Well, Apple's done it again. The company has censored yet another app from its precious App Store, this time because it contained "objectionable" words. The app in question: a dictionary.
Apple's app nazis seemingly felt legit English words had no place in the dictionary program, called Ninjawords, so they told its developers to get the gosh-darn heck out of there. (Hopefully that language isn't too strong for Apple's moral code. I wouldn't want to offend anyone.) Non-PG words in a dictionary -- a horrendous idea, I know.
This is far from the first time Apple has irritated iPhone customers with a questionable decision; in fact, we're starting to lose count. But five big themes seem to pop up time and time again. Do any of these ring a bell?
1. Arbitrary app decisions
Breaking out the nunchucks on Ninjawords is just the latest in a neverending string of silly app rejections by Apple. There was the Podcaster and NetShare debacle, the recent Google Voice rejection, and about a thousand others in between. (See "App Rejections Make Apple Looks Bad" for more.)
People may be putting up with the closed system, but plenty of them aren't too pleased about it. Even Cap'n Crunch himself caved and kicked his iPhone to the curb last week. Will others start to follow suit?
2. Carrier exclusivity
Whether it's the lack of MMS and tethering or the network performance issues, iPhone users can always find something to gripe about when it comes to AT&T. Hell, Apple's exclusivity agreement with the carrier has been bashed more times than TechCrunch has reported unsubstantiated rumors. While the arrangement may, according to recent comments by AT&T's CEO, not last forever, it has no visible end in sight so far.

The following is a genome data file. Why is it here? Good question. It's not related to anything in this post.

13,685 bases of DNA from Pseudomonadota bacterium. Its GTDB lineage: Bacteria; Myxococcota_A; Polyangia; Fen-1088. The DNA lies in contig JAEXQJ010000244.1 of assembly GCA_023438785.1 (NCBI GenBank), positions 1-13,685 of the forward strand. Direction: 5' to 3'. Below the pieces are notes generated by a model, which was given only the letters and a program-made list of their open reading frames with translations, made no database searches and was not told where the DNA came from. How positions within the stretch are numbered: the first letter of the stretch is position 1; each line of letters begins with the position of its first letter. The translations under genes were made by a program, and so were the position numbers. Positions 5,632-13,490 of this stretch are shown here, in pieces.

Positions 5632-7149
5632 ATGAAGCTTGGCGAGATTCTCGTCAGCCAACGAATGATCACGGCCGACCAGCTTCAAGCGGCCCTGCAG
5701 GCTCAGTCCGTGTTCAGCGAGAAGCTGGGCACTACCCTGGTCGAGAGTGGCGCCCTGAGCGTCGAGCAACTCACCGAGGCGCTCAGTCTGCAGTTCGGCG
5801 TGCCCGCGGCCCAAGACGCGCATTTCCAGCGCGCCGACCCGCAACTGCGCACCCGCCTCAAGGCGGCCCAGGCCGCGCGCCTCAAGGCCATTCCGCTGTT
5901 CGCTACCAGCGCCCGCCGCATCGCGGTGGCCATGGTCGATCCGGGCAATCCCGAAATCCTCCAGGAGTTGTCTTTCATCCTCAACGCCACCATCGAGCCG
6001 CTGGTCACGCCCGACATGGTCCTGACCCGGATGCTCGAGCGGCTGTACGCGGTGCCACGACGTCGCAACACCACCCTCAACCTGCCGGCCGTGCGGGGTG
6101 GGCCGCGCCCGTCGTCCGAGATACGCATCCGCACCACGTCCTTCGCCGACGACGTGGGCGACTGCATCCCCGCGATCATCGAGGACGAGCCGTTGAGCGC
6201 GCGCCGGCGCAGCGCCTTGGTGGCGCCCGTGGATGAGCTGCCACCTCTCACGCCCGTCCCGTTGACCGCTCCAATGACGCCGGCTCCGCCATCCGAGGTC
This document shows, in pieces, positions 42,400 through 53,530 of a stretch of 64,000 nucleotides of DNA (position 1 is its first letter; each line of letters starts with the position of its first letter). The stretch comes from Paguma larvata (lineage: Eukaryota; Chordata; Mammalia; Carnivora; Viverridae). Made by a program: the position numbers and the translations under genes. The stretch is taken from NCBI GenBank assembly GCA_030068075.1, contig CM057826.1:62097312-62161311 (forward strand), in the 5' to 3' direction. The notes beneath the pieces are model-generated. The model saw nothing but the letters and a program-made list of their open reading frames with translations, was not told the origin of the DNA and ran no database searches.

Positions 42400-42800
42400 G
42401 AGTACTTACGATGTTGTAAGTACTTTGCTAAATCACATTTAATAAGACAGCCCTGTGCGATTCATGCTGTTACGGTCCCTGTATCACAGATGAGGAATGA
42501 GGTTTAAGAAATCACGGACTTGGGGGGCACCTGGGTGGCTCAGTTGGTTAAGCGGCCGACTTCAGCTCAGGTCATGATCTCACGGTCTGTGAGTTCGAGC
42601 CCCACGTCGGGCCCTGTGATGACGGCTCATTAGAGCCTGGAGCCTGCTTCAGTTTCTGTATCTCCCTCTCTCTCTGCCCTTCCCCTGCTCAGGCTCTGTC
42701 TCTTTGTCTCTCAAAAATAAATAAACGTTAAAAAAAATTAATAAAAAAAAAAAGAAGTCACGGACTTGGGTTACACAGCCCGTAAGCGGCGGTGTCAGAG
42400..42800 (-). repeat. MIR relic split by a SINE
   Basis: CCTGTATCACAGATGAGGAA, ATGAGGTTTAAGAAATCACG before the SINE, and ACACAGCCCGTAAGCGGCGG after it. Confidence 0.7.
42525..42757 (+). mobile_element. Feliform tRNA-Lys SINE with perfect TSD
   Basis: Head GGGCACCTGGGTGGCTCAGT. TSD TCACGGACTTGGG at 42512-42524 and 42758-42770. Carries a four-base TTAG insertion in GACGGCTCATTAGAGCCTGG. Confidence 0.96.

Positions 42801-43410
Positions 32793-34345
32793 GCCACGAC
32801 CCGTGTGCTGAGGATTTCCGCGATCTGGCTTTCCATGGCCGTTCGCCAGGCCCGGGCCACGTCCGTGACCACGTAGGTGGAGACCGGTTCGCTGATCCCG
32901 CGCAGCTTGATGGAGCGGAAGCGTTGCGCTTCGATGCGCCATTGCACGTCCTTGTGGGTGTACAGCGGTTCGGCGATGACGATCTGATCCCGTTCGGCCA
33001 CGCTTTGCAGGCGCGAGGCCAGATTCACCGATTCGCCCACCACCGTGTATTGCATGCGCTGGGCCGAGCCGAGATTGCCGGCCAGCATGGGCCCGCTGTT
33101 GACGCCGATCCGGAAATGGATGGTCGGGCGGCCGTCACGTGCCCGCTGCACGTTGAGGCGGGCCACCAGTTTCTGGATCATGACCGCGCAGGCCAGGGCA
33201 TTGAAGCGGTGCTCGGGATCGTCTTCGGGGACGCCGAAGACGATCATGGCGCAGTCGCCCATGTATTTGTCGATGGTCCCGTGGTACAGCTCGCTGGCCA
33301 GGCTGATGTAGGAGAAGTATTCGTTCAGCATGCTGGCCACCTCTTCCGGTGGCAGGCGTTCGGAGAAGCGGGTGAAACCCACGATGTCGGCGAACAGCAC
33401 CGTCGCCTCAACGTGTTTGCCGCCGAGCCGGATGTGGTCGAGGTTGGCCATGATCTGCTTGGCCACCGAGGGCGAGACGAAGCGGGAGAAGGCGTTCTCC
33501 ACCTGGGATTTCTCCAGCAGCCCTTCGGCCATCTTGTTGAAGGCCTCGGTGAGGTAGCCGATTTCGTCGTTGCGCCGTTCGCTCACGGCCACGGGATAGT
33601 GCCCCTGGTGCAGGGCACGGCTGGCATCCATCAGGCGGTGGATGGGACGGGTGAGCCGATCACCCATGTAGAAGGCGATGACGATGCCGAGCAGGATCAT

3. iTunes control
The days of DRM may finally have ended this past April, but Apple's practices surrounding iTunes continue to come under fire. The latest complaints center on -- to put it simply -- Apple's refusal to play nice. The company recently updated its iTunes software to keep non-Apple devices such as the Palm Pre from accessing the program. Analysts tell The New York Times the move is reminiscent of AT&T's early attempts to control what devices could be used on its phone lines.
4. That whole flash thing
Folks have been begging for Flash support on the iPhone pretty much since the device's debut. Yet, every time it seems the unthinkable might actually occur, the hope flashes back away before you can say "Steve Jobs juggles giant jugs of juice." (Why you'd be saying that, I'm not sure. But still.) Countless Web pages are rendered useless without Flash enabled, and there's no question it's what customers want -- so why, with each passing update, does it remain conspicuously absent?
5. Upgrade prices that exclude current customers
Getting the hot new iPhone always comes with some hot new deal -- unless, that is, you're already a loyal iPhone customer. When the iPhone 3G S (or iPhone 3GS, depending on whom you ask) was pushed into the world this past summer, Apple flaunted its buyer-friendly prices: $199 for 16GB, or $299 for 32GB. The problem, of course, was that if you already owned an old iPhone, you were out of luck: Those prices applied only for new and "upgrade-eligible" customers. Existing iPhone 3G owners had to shell out an extra $200 to get the same gadget.
The iPhone Backlash
The iPhone's sales may not be suffering, according to some estimations, but a backlash does appear to be brewing. Earlier this week, The Washington Post published a story entitled "The iPhone Gets Easier to Dislike," and just this morning, PC World's David Coursey penned a piece called "As Apple Rots, iPhone Users Revolt."
So is the iPhone doomed? Will Apple fall from its golden mobile throne? Probably not. But little by little, people are getting pretty pissed -- and, looking at the evidence, it's not hard to see why.